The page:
made twice as large or as much, etc.
Let a double portion of thy spirit be upon me. -- 2
Kings ii. 9.
Darkness and tempest make a double night. --Dryden.
2. Being in pairs; presenting two of a kind, or two in a set
[Let] The swan, on still St. Mary's lake,
Float double, swan and shadow. --Wordsworth.
3. Divided into two; acting two parts, one openly and the
other secretly; equivocal; deceitful; insincere.
With a double heart do they speak. -- Ps. xii. 2.
4. (Bot.) Having the petals in a flower considerably
increased beyond the natural number, usually as the result
of cultivation and the expense of the stamens, or stamens
and pistils. The white water lily and some other plants
have their blossoms naturally double.
Note: Double is often used as the first part of a compound
word, generally denoting two ways, or twice the number,
quantity, force, etc., twofold, or having two.
Double base, or Double bass (Mus.), the largest and
lowest-toned instrument in the violin form; the
contrabasso or violone.
Double convex. See under Convex.
Double counterpoint (Mus.), that species of counterpoint or
composition, in which two of the parts may be inverted, by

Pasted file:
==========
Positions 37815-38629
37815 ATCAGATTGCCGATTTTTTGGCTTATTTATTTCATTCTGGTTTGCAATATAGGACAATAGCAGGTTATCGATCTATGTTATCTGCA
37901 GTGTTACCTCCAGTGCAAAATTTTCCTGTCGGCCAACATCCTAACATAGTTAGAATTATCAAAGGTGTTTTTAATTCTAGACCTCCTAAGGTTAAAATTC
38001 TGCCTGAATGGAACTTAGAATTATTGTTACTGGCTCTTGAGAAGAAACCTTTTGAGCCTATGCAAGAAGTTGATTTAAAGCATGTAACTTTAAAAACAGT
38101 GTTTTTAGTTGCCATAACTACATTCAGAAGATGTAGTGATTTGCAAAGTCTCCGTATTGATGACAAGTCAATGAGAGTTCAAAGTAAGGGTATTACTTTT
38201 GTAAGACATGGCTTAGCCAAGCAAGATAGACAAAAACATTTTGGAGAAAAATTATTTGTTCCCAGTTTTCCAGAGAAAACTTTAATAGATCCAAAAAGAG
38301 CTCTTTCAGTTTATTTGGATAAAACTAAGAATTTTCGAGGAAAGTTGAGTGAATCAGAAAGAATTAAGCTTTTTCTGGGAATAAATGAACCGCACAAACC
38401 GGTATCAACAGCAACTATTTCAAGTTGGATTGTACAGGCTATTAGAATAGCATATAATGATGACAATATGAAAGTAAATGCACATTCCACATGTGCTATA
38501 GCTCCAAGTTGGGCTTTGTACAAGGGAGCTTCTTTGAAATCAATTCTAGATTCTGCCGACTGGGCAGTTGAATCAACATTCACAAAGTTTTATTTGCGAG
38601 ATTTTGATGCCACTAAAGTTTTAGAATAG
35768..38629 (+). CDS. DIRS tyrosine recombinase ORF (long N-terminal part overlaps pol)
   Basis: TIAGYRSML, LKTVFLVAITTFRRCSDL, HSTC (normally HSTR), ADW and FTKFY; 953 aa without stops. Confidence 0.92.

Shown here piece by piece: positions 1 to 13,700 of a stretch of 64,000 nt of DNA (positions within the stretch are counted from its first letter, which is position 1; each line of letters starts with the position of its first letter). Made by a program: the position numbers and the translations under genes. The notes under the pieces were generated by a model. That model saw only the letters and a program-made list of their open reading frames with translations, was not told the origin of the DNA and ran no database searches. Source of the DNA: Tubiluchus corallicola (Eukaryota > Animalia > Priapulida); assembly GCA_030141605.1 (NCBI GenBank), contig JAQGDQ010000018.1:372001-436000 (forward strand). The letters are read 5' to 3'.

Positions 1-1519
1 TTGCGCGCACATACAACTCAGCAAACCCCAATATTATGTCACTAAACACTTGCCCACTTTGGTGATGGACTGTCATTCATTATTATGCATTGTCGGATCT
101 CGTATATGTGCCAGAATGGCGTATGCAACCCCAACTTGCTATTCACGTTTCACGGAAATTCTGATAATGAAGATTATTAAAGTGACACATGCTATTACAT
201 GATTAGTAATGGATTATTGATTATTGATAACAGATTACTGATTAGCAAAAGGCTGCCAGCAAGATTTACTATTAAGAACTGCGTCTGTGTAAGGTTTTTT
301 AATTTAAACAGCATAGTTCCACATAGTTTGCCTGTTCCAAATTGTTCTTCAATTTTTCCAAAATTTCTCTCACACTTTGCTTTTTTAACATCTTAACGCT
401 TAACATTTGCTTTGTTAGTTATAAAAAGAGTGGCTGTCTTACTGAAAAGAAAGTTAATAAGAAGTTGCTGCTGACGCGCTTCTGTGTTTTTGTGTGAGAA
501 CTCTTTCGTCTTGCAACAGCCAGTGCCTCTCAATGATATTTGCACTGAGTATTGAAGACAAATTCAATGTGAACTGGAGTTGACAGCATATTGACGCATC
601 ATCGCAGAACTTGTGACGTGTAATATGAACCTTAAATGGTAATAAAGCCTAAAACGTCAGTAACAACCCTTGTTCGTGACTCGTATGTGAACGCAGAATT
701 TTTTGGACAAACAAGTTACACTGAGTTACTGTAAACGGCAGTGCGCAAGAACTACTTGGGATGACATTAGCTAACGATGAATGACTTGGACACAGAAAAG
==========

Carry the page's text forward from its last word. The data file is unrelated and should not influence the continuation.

setting one of them an octave higher or lower.
Double court (Lawn Tennis), a court laid out for four
players, two on each side.
Double dagger (Print.), a reference mark ([dag]) next to
the dagger ([dagger]) in order; a diesis.
Double drum (Mus.), a large drum that is beaten at both
Double eagle, a gold coin of the United States having the
value of 20 dollars.
Double entry. See under Bookkeeping.
Double floor (Arch.), a floor in which binding joists
support flooring joists above and ceiling joists below.
See Illust. of Double-framed floor.
Double flower. See Double, a., 4.
Double-framed floor (Arch.), a double floor having girders
into which the binding joists are framed.
Double fugue (Mus.), a fugue on two subjects.
(a) (Print.) Two letters on one shank; a ligature.
(b) A mail requiring double postage.